KELLYGIRL--Thanks so much for your reply! It really helps to understand the situation from the perspective of a helper. I'm still wondering what "light housekeeping" means. I wouldn't expect anyone to scrub the bathroom and kitchen, but would vacuuming be included? I have no idea what kind of "care plan" there is for me. I mentioned laundry, housekeeping, and cooking to the county program coordinator, but was told cooking (preparing simple meals) would not be included. Well, anything will help!

    I'm still concerned that I may not only look good, but be ambulatory, capable of speech, and basically functioning like a normal person because I can do this; it's just that I'll collapse after she's gone! So she really has to take what I say on faith. Like "If I do this, I'll...(fall flat on my face and stay that way for a good 12 hours)".

    Forbearance--lying down in the same room would help. Thanks for the suggestion. I may also have to close my eyes. It's the overstimulation that gets to me.
    [This Message was Edited on 06/20/2008]
  16. mezombie

    mezombie Member

    I'd bookmarked this at some point.

    It's at

    Once your at this website, you need to:

    Click on "State Information" in the left hand column.

    Scroll down (past "State Statistics", "State Program Data", etc. to "State Background & Contact Information for Resources & Agencies Related to PAS" and click on that.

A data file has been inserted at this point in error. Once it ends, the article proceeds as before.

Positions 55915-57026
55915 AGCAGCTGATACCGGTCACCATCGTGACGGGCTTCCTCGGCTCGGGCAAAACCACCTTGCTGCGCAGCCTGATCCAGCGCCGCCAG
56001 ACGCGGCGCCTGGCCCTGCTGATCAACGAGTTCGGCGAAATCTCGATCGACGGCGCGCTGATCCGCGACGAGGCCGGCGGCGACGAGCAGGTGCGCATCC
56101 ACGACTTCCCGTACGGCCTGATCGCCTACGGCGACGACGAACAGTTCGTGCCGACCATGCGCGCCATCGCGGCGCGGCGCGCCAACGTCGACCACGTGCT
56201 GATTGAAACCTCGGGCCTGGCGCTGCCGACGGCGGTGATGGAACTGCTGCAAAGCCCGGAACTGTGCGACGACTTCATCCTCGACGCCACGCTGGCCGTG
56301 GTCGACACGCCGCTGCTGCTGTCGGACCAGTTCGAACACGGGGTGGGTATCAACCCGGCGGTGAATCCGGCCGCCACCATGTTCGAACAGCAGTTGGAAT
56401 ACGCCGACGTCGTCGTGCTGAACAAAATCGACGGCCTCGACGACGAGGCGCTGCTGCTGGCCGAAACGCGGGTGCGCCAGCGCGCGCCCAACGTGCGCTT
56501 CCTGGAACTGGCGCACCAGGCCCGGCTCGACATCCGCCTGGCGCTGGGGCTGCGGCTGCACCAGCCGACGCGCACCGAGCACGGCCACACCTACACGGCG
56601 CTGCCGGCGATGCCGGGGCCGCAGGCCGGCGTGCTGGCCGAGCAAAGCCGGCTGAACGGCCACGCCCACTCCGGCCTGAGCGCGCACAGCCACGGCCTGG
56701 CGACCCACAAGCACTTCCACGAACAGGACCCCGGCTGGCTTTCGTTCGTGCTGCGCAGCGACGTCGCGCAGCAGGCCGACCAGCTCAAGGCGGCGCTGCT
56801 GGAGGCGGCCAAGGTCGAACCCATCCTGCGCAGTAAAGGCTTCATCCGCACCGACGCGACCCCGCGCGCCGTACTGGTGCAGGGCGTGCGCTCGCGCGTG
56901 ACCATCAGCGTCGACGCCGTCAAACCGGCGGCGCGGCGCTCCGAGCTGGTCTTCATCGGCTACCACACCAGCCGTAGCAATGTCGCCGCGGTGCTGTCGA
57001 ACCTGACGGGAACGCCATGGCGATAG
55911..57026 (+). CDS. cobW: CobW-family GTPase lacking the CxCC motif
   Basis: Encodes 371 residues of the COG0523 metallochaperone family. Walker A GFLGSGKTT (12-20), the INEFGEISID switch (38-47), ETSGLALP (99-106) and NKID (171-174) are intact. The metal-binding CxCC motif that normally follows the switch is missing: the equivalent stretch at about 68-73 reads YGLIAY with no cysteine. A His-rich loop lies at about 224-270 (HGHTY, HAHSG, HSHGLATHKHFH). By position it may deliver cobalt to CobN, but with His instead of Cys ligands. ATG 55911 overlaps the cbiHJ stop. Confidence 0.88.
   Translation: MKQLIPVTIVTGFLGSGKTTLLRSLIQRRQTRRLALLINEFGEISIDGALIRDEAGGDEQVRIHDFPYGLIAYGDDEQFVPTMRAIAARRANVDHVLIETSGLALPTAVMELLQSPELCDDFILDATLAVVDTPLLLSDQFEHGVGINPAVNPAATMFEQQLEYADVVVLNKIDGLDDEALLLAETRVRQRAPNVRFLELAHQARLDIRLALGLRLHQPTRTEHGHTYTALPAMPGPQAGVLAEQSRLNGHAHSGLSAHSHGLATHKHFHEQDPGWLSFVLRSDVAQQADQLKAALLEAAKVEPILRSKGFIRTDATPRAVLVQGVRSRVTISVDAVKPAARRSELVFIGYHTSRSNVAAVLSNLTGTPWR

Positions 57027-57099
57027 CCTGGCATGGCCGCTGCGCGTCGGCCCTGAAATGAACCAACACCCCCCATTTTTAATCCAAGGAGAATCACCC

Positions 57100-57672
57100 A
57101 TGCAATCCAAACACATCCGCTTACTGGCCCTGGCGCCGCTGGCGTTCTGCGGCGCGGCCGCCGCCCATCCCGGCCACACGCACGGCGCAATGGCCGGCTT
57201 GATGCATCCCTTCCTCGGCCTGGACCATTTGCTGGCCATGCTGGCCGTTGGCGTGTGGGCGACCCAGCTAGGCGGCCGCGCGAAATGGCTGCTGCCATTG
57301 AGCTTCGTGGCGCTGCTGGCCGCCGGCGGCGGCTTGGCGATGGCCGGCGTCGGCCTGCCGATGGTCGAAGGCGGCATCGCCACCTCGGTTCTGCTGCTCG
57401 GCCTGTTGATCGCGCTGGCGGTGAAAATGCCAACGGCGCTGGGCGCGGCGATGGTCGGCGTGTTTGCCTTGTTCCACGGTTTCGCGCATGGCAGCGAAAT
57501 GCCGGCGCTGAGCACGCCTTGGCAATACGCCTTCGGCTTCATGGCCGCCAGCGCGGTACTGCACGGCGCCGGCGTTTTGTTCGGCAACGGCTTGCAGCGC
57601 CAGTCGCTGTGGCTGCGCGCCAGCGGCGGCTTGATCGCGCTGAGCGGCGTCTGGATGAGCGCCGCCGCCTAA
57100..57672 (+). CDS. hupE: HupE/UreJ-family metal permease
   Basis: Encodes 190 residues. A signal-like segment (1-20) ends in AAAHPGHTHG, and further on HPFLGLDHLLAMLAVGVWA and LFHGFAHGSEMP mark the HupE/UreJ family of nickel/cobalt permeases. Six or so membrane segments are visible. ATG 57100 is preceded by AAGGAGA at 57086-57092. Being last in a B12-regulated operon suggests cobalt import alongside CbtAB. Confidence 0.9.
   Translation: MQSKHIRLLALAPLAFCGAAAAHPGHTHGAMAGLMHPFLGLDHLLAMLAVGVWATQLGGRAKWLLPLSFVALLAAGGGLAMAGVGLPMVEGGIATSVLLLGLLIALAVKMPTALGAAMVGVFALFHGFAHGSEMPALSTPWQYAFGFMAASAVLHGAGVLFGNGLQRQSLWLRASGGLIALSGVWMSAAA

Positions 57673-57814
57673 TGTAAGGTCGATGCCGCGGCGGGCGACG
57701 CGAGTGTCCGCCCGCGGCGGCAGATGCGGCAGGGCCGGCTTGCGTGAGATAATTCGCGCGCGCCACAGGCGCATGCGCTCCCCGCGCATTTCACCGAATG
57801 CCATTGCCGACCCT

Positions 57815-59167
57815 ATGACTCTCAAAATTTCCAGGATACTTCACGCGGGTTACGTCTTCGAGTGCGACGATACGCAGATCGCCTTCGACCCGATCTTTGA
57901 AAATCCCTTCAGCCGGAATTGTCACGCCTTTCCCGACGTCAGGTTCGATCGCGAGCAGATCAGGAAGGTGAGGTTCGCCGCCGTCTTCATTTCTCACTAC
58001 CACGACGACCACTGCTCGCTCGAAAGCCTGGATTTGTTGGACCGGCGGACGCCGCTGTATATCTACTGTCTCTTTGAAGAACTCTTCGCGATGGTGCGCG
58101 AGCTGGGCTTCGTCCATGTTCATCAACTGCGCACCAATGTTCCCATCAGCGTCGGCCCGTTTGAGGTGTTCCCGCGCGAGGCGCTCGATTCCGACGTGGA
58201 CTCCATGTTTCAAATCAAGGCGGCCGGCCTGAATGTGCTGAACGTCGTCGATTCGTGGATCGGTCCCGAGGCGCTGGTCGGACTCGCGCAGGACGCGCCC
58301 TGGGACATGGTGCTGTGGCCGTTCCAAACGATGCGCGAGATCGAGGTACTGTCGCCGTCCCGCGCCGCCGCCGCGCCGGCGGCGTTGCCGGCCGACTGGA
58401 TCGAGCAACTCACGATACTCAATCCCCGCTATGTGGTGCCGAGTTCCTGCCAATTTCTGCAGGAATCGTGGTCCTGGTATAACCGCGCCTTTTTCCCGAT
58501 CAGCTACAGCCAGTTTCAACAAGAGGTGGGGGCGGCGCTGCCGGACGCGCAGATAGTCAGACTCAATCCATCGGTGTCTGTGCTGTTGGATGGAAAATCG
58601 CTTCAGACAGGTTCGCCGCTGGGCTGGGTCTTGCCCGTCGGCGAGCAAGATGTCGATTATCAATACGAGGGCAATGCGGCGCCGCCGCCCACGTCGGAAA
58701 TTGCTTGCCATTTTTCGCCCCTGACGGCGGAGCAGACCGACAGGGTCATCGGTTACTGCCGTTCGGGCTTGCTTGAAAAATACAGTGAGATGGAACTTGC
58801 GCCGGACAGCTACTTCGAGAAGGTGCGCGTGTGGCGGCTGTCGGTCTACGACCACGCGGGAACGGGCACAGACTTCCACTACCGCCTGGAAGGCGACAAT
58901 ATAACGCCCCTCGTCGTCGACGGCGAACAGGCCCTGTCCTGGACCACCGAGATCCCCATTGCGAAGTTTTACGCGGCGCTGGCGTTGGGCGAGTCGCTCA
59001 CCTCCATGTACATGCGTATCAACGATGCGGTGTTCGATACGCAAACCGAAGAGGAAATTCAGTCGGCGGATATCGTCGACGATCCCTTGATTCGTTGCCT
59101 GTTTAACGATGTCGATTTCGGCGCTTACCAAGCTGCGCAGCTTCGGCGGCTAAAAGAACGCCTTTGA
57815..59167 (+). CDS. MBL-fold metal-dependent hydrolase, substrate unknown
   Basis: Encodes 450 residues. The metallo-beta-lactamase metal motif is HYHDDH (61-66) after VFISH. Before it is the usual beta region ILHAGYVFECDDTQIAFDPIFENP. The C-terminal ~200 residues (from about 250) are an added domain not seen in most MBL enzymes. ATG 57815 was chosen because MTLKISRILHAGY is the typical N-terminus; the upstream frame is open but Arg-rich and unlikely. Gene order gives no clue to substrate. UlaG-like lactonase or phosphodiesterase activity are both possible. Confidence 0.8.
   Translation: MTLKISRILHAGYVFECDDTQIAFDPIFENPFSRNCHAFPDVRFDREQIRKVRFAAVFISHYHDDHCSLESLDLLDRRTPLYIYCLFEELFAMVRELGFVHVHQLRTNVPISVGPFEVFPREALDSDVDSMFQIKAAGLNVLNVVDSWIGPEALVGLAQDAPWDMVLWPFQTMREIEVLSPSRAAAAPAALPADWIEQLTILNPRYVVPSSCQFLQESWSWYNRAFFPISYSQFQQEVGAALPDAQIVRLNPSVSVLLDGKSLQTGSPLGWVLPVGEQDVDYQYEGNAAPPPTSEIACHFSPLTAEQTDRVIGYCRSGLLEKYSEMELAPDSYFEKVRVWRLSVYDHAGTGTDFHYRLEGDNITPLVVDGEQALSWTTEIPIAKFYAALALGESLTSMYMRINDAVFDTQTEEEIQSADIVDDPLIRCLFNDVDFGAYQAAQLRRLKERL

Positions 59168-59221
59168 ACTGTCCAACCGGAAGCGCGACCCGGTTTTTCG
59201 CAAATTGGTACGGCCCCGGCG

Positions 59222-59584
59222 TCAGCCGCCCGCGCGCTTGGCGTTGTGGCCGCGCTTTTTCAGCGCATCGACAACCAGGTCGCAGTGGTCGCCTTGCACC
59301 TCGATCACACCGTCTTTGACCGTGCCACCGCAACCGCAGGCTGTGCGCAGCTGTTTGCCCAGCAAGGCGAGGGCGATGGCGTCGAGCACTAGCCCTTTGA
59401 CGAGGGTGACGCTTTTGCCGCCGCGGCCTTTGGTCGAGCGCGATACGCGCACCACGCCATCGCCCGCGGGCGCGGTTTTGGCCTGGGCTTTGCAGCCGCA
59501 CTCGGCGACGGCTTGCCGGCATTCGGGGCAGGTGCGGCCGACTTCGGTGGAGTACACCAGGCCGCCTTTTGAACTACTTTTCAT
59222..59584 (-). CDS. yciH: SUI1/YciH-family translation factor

Click on "Agencies Related to PAS"

    Then click on your state, and look for a link that's called "Home Health Agencies" or something similar.

    I hope this helps!

    [This Message was Edited on 06/20/2008]
  17. kellygirl

    kellygirl Member

    That's for the agencies I work with. The caseworker from Sr. Services has it set up and if we are not sure of our duties, check the care plan.

    Some of the agencies are also affilitated with disability groups that the aides go in for personal care and assistance with acivities of daily living.

    Light housekeeping is vacuuming, dusting (but around the valuables and knicknacks), laundry, making beds, cleaning bathrooms, etc. No stepladders (though I have done this for people changing bulbs or something.

    You'll get use to a routine after awhile.

    Let us know how it goes.
  18. mezombie

    mezombie Member

    Thank you so much for your helpful information!

    Wow, vacuuming and cleaning bathrooms is included! That's the kind of stuff that really kills me.